OPINION: The good, bad and ugly in this week’s Camas school levies vote

There is good news this week for Camas schools and the families who have flocked to this area so their children might attend one of the best school districts in the region — with about 20 percent of ballots still left to count, Camas School District voters are passing two replacement levies that represent nearly 20 percent of the school district’s budget. 

The Feb. 9 Special Election preliminary results published Tuesday night showed both levies passing by somewhat comfortable margins. 

The Educational Programs and Operations (EP&O) levy, which reduce Camas class sizes, funds sports programs and extracurricular activities, and pays for things like school nurses, transportation and food services, library staff and special education programs, was passing on election night by a 6-point margin: 53 to 47 percent.

The Technology, Health and Safety capital levy,  which funds technology for staff and students and pays for school building needs, including roofs, boilers and fire protection, was passing by a wider, 12-point margin, 56 to 44 percent.

The bad news? The percentage of voters supporting these levies, which school boosters in Camas say are critical to the district’s continued success, has dramatically withered since February 2017. 

Asked to replace these same EP&O and Technology levies in 2017, Camas School District voters showed overwhelming support for both. The EP&O levy passed by 36 points, with 68 percent of the vote. The technology levy passed in 2017 by 38 points, with 69 percent of the vote.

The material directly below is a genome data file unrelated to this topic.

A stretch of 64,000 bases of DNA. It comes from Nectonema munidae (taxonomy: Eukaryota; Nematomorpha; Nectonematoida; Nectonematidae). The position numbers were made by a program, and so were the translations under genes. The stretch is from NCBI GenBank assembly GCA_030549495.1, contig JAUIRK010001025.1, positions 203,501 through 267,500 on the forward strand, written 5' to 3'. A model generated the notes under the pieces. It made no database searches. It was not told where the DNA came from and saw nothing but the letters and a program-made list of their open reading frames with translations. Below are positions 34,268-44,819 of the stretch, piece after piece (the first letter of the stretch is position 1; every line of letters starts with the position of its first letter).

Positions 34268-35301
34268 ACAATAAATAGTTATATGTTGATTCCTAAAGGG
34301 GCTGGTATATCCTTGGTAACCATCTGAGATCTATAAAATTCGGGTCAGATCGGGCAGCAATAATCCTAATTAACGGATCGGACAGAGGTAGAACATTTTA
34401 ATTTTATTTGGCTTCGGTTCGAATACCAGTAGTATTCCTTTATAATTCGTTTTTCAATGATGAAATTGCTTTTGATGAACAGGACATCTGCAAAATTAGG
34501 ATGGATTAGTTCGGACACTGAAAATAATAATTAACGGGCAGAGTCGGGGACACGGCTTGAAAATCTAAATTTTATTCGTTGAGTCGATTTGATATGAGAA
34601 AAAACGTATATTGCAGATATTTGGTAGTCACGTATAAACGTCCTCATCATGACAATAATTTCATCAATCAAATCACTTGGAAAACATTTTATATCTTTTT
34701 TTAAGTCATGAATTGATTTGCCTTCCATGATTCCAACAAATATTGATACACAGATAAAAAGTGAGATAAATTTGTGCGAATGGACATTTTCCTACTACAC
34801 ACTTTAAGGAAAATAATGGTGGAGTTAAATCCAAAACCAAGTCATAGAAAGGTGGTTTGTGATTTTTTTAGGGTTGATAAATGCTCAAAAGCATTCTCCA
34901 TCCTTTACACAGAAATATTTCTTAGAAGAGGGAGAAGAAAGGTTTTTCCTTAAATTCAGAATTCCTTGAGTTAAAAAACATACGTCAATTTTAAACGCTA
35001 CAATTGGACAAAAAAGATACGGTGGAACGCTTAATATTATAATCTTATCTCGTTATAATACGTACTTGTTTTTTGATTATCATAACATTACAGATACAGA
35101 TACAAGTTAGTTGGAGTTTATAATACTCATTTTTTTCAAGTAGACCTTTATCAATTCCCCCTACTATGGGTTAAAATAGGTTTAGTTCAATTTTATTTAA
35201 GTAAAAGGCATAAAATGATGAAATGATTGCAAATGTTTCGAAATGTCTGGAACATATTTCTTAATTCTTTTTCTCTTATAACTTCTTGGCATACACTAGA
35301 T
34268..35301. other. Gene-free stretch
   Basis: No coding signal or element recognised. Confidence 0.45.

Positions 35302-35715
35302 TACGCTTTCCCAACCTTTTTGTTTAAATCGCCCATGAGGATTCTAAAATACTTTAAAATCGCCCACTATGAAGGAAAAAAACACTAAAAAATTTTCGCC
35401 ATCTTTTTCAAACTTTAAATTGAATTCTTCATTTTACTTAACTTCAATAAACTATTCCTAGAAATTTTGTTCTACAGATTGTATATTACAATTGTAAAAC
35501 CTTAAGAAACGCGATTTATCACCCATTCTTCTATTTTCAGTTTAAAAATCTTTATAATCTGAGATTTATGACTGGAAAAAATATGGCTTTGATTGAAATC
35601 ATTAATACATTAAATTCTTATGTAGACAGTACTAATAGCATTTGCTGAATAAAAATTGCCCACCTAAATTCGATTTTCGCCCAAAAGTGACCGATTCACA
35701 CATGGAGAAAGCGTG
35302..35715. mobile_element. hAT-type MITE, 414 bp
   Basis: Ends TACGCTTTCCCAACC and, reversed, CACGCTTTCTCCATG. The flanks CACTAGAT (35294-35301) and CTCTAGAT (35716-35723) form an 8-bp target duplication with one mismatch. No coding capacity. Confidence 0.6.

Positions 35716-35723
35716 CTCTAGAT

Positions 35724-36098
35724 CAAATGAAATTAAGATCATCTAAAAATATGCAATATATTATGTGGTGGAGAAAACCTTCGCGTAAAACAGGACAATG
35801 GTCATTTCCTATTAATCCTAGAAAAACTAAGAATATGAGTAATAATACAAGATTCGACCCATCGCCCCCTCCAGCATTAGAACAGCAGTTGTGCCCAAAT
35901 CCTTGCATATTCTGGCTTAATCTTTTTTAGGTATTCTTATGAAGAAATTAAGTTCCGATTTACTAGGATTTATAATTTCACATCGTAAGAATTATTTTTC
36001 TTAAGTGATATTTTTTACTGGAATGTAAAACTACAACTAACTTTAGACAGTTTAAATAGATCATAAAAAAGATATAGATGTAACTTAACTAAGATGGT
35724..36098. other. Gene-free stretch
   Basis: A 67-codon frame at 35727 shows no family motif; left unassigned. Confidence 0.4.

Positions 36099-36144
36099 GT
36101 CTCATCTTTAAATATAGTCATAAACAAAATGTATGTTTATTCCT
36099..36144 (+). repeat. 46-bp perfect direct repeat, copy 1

The 2017 special election attracted fewer voters — 7,573 voters in 2017 compared to 8,602 this week — but the number of “yes” votes also decreased while “no” votes jumped. The EP&O levy, for instance, had 5,178 “yes” votes in 2017, but 590 fewer votes (4,588) on Feb. 9, along with 1,619 more “no” votes this year (4,014) compared to the 2,395 “no” votes cast in 2017. 

It is unclear why these changes took place. The ongoing COVID-19 pandemic and its economic impacts may have played a role. Or maybe the population of Camas is becoming more conservative when it comes to funding things like schools and community projects with taxes — as evidenced by massive failure of the 2019 city of Camas’ community-aquatic center bond proposition. 

Possibly, voters were swayed by levy opponents, who published a list of reasons why voters should reject the school levies on a SchoolTaxInfo.com website. 

Among the levy opponents’ reasons to vote no? “Operations Levy includes funding for school nurses, who in turn can make health referrals to students.” 

  1. We don’t see the damage here. 

But the website’s author, Margaret Tweet — a 2019 Camas City Council write-in candidate who said she had “input from residents and businesses facing harsh restrictions and economic hardship” — elaborates, stating “school health staff can refer a minor student for outside services such as a surgical abortion, at an outside facility, without parental notice or consent.” 

Oh! It’s about abortion, then? How ridiculous to assert voters should reject funding school nurses because one of them might help a vulnerable teenager procure an abortion. You know who else might help a scared teenager get an abortion? Other teenagers, family friends, a supportive aunt, guidance counselors, teachers and countless others.